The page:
We preach student engagement and empowerment. We work toward students taking ownership of their learning, we attempt to teach to the whole child, and we want them to WANT to come to school. We say we’ve taken the creativity out of school, we are teaching to tests, and we focus on facts. We don’t give enough time for things like passion projects or allow students to not only find what they’re good at but what actually makes them happy. Ironically, we do this same thing to teachers, but then we expect teachers to teach the opposite way from what is modeled for them. How powerful it would be if we could relax on the compliance measures for teachers and give them the opportunity to grow as professionals in the way that they want to, give them learning opportunities where they take ownership of their teaching and learning, give them freedom to be creative in their classroom again, and eventually be happy and look forward to coming to work. For some teachers, they have already done this, sometimes in spite of compliance measures, working innovatively even with the constraints put on them. However, some teachers, just like some students, are going to need additional assistance in finding their voice and being re-engaged in their profession. They need to take ownership, they need to focus on true self reflection, but they also need support. I would prefer to think of them as having the ability to be motivated, and then work towards a goal like that. A school of professionally driven educators engaged in their profession could have a significantly positive impact on climate and culture.

 

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leadership · Mandy Froehlich · reflections · relationships

Who are you when nobody’s looking?

This is something that I have said to my own children so many times. The lecture typically went something like this:

“It’s great when kids are polite and sweet when they’re in front of adults or other people, but what really counts is what you think and what you do when nobody else is watching. Will you still make those same good choices? Would you be the same person that you show everyone else?”

I was trying really hard to get my kids to recognize that their true self must be the one that they portray all the time. Knowing several kids of the Eddie Haskell character, this became even more important as they got older. We wanted them to make responsible decisions, be polite and kind even when there wasn’t an adult around to monitor their behavior because we wanted those qualities to actually be a part of them. Not just an act they put on for people.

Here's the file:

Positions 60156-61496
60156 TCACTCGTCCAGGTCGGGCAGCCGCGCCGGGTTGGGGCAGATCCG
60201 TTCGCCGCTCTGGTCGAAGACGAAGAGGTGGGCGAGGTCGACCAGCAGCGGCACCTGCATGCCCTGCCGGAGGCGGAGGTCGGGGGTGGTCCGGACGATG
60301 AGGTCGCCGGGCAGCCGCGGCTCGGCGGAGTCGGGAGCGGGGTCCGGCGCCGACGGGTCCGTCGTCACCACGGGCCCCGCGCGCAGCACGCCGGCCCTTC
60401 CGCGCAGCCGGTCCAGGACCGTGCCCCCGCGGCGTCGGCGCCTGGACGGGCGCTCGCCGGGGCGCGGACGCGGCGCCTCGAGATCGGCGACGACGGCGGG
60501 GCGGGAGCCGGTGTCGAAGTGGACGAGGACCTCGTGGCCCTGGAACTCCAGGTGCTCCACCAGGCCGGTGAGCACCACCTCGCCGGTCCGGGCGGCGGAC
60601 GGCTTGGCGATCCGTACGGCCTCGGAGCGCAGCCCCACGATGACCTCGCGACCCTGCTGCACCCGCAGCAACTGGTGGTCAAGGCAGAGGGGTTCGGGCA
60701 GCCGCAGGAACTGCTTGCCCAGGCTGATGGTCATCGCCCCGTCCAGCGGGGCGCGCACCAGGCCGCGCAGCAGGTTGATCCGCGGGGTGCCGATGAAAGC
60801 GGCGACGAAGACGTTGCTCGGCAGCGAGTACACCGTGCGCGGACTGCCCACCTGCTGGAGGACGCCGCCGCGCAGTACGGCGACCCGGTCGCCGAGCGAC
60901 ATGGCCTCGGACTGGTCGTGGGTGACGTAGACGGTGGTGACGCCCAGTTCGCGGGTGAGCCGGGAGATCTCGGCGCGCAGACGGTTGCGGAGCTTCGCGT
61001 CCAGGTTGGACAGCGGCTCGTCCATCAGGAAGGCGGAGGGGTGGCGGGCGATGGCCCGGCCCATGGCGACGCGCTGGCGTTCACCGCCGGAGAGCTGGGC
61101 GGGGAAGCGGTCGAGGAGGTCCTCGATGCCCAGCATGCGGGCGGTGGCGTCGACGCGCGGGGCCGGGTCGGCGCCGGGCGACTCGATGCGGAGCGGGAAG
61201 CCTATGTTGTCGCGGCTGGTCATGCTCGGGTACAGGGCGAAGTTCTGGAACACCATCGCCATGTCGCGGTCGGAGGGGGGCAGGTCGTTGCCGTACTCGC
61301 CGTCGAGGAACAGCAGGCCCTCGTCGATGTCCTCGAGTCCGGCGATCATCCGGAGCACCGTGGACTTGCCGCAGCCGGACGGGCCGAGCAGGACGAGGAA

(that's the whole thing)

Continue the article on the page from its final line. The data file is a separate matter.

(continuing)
I have always wanted to be a WYSIWYG type person. I don’t want to portray myself as someone I’m not. Therefore, if I want people around me to see me as a friendly, kind, compassionate, helpful person, I want to be that way in “real” life. I don’t want to be someone in front of certain people, like people I don’t know, for example, and then be completely different to my friends. I recently told a friend of mine that I want people to believe I have valid opinions and a strong knowledge base, but much more importantly, I really want people to say, “Oh, you need help? Talk to Mandy. I don’t know if she’ll know the answer, but she will definitely assist you in the best way she knows how”. My goal is to be the person who would help, not just give the impression that I will.

I had this similar conversation with my friend, Tara Martin. She often talks about the REAL…the side of people that is truly them. I think that there is a spectrum of how close people actually reside to their real. I’ve had friends and known people who are one person to their friends and another to the public. While I understand the need to do this to a point, I can’t even imagine how much work that would be. Conjuring an act for people just because your real person isn’t something you want to show would be exhausting. Even more so if you need to keep it up on a regular basis. It also begs the question: What is so terrible about your real self that not everyone can see it?